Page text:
When word came down last year that my friend Trevor was co-authoring a book on emo, a fellow friend asked me how I felt about this. Even though the time it's taken me to write my book has been double the time it took for his book to be written and published, I have no sour grapes about it. The way I see it, the more different, legit views on something, the better. But I was concerned about how this "emo joke book" would go over on me. As regular readers know, I'm pretty uptight about how the mainstream has rewired everything remotely emo into a commodity. I'm also firmly aware I'm not in the book's target demographic. Still, I found Everybody Hurts: An Essential Guide to Emo Culture to be an enjoyable read.
If there's one genre that's overdue for satire, it's mall emo. Too many bands have taken themselves too seriously kicking out jams that will probably be best remembered like Eighties hair metal. All those flat-ironed haircuts, tight clothing, glossy-sounding records, eyeliner, and onstage "rock moves" will be the stuff so many teenagers will make light of with laughs in years to come. Hey, it's a part of growing up.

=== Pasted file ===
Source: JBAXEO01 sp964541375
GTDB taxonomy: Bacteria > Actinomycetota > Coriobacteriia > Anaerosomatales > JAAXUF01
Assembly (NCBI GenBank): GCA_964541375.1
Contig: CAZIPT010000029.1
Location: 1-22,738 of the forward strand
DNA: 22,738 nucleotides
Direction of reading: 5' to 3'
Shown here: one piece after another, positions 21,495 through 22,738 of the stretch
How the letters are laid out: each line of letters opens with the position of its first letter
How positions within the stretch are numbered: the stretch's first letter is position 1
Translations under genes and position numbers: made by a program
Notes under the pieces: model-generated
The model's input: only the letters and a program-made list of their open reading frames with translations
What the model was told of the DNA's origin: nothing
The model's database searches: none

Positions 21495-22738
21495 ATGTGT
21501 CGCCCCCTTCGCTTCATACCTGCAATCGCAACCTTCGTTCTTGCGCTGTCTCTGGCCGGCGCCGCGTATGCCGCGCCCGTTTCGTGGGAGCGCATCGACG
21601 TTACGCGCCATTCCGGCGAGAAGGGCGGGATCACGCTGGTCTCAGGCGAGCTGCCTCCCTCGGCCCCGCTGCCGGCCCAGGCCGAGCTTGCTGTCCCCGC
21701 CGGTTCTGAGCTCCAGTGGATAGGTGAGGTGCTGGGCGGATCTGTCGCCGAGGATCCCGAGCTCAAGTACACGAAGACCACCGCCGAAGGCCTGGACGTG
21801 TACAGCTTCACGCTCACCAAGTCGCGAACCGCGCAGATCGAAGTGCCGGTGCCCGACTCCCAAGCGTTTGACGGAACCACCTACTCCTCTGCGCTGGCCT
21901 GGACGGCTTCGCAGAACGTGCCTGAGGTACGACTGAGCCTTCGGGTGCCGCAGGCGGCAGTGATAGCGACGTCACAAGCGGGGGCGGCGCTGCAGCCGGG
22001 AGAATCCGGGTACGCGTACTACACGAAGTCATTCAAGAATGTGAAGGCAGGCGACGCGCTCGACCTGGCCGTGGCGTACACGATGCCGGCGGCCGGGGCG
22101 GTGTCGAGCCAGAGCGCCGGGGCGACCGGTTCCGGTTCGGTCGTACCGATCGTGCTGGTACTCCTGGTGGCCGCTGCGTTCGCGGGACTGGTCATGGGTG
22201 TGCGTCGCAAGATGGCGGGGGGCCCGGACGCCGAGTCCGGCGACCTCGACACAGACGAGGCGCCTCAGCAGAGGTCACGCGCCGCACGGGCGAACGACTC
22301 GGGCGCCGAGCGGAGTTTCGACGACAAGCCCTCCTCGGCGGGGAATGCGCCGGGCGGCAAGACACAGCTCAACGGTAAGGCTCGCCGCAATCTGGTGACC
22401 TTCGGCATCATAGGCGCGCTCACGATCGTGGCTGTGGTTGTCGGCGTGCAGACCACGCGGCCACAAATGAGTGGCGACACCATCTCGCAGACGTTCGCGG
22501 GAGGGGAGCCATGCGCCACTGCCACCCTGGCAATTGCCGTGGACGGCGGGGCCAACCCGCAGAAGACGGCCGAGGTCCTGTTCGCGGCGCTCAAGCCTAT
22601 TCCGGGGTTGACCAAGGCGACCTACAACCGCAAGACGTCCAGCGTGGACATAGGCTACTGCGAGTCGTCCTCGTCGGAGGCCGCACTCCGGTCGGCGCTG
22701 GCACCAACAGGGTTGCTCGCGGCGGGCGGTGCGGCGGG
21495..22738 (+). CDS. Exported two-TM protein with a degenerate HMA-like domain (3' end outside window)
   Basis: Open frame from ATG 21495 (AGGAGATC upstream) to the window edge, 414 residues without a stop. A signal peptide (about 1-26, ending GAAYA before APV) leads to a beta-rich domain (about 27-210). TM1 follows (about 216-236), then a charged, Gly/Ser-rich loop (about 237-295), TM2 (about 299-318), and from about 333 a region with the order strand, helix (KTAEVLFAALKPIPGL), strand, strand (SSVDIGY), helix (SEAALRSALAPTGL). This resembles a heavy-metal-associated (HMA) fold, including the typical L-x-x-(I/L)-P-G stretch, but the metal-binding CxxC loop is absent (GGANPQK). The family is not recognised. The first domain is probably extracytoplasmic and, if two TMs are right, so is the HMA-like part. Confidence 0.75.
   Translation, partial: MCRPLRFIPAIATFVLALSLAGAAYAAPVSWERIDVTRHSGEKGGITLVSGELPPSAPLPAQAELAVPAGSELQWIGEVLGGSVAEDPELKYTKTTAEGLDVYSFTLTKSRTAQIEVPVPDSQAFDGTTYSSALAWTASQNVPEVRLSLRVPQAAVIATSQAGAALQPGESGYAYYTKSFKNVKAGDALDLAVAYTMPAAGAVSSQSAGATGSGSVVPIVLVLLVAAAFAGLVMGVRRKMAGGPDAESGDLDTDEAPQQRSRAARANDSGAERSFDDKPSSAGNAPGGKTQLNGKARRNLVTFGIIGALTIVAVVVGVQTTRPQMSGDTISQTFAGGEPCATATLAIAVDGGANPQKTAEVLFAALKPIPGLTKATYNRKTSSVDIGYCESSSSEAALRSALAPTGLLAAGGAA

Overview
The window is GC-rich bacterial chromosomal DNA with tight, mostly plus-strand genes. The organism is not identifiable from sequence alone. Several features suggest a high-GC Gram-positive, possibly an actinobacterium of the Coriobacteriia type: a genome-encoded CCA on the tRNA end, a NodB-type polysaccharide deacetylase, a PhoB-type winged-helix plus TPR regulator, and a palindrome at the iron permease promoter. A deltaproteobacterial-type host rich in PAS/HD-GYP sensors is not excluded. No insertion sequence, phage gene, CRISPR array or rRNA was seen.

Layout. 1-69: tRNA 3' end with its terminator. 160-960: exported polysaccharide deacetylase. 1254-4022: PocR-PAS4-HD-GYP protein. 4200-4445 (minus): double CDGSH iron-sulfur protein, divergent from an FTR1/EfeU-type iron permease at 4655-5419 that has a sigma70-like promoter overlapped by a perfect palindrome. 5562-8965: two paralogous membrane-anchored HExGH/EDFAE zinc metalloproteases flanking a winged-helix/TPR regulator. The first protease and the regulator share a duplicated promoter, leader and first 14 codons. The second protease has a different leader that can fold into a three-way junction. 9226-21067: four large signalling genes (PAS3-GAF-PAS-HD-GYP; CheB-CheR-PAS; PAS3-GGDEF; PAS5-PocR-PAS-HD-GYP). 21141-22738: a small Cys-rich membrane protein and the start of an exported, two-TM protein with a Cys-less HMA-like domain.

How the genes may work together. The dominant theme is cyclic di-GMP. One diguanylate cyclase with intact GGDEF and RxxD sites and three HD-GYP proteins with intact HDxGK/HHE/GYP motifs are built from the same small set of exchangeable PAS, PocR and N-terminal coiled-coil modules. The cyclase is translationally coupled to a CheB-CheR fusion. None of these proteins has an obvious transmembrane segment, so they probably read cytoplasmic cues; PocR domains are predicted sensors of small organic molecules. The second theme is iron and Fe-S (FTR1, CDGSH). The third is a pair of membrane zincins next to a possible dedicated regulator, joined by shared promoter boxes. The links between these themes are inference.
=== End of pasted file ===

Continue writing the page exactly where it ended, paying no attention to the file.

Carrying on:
Trevor and fellow Alternative Press writer Leslie Simon have come up with something that is funny and heartfelt. The key here is that they are willing to make fun of themselves in the process. Analyzing the fashion, music, food, Internet, TV and film, this is not just about people who started listening to the Get Up Kids in 2002. More than anything, it's about the generation that was born between the mid- to late Eighties and early Nineties. These are the ones that come out to the Warped Tour, shop at Hot Topic, and read AP. Seeing where the authors fit into the mix as writers who cover this culture, it makes sense how well of an informed opinion they have. As a plus, Trevor and Leslie give not just an older perspective, but a perspective that isn't filled with bitterness and resentment.
Using drawings and lists to better illustrate their points, the book's an easy read. Everything is very concise, but not too vague or inside. I may never understand what's so great about Brand New, but in the case of why their second album is considered essential to this culture, it's "because, thanks to [lead singer/guitarist Jesse] Lacey, every frontman whose band has sold more than one hundred thousand records now automatically becomes an arrogant prick!" Very funny stuff because it's true.
Even with all the jokes and jabs at bands, fans and themselves, Everybody Hurts actually says something. Whether you like it or not, this is what many teenagers/college students have been a part of for the past few years. The book is meant to be humorous, but it doesn't feel one-dimensional or vacant. It simply says, "This is who we are, jokes and all." And that's refreshing when so many people haven't said that.